I find Lewis's start-point to be very, very interesting, and particularly atypical for the genre. Lewis's goal with his stories is usually transformative. He takes characters who are one type and, by the end of the novel, are another type entirely. It'd be easy to write this off as the standard redemption narrative--COME TO JESUS--and most of his characters do fit this perfectly. But usually stories in this genre don't start with characters this far in the emotional red. There's a mundane kind of misery both Jane and Mark have that is really atypical to most Christian narratives, and unlike most Christian stories the Come to Jesus moment doesn't really solve the problem. It's even unusual for Lewis--most of his characters are either idealized good, like Ransom and the Pevensie children, or overly negative, like Eustace or Orawel from Till we Have Faces, who become idealized good by the end of the book. Instead, you have Jane, who is in a miserable marriage and possibly suffering from some form of mental illness, and Mark, who we will meet next post. They're realistically negative people whose baseline problems (SPOILER ALERT) will not be solved during the primary narrative, and it's not something you see in this type of work often.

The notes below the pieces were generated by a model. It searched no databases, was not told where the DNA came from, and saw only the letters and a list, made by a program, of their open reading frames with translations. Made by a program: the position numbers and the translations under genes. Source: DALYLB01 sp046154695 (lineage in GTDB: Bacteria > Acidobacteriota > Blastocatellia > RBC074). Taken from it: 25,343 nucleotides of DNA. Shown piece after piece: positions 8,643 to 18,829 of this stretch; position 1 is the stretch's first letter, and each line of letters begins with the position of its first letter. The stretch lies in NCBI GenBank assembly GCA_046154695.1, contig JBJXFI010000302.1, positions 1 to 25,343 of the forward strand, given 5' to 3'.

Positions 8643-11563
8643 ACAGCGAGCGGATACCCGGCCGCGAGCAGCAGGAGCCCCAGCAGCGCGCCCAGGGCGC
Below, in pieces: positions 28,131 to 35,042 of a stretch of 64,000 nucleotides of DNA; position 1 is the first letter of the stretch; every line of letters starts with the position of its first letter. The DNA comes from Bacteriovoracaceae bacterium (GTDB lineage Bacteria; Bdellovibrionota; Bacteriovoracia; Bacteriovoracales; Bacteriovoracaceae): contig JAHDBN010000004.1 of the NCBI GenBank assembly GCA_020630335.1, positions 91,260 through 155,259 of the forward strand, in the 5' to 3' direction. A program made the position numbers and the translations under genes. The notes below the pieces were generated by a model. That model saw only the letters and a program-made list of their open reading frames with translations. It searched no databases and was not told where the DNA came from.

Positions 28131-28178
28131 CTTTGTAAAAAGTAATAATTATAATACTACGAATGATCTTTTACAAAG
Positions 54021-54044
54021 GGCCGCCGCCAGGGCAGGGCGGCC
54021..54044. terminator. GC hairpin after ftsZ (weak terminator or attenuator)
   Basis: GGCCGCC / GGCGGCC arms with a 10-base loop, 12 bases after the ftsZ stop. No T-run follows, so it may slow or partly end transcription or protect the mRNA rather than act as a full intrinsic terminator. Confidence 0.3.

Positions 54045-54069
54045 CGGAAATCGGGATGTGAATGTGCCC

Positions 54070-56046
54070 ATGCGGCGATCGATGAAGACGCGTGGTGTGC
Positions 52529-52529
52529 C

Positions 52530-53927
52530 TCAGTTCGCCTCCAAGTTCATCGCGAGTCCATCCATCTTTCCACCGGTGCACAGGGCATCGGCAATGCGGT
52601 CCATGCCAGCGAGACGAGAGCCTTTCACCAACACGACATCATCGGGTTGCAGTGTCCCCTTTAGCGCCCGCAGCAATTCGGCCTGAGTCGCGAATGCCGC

Rand...did not choose to do that. Rather than creating characters who are all baseline and developing them as the story goes, she created clear battlelines from the get-go. You've got Eddie Willers and Dagny, cast against a bum and her brother. Which is a really effective image, and is mostly what is being set up here. Rand is heavy-handed in her characterizations. Dagny and James Taggart may grow as characters, but they don't change. This is actually far more standard in your religious narratives, which is why I feel comfortable lumping a primarily atheistic story in with This Present Darkness and the Left Behind series. It's working off the same playbook. But when it comes to her symbolism and choice of imagery, it's effective. I might rag on the Times Square clock, but it's mostly because of how badly it dates the storyline. There are several images--some I could get to, some I couldn't--that are repeated in the book over and over and over again, as kind of touch stones to show you how far the story has progressed. The thing being developed isn't so much the characters involved as it is the world they're in, and their only role is to either prevent or advance the world's progression down whatever path Rand has for it.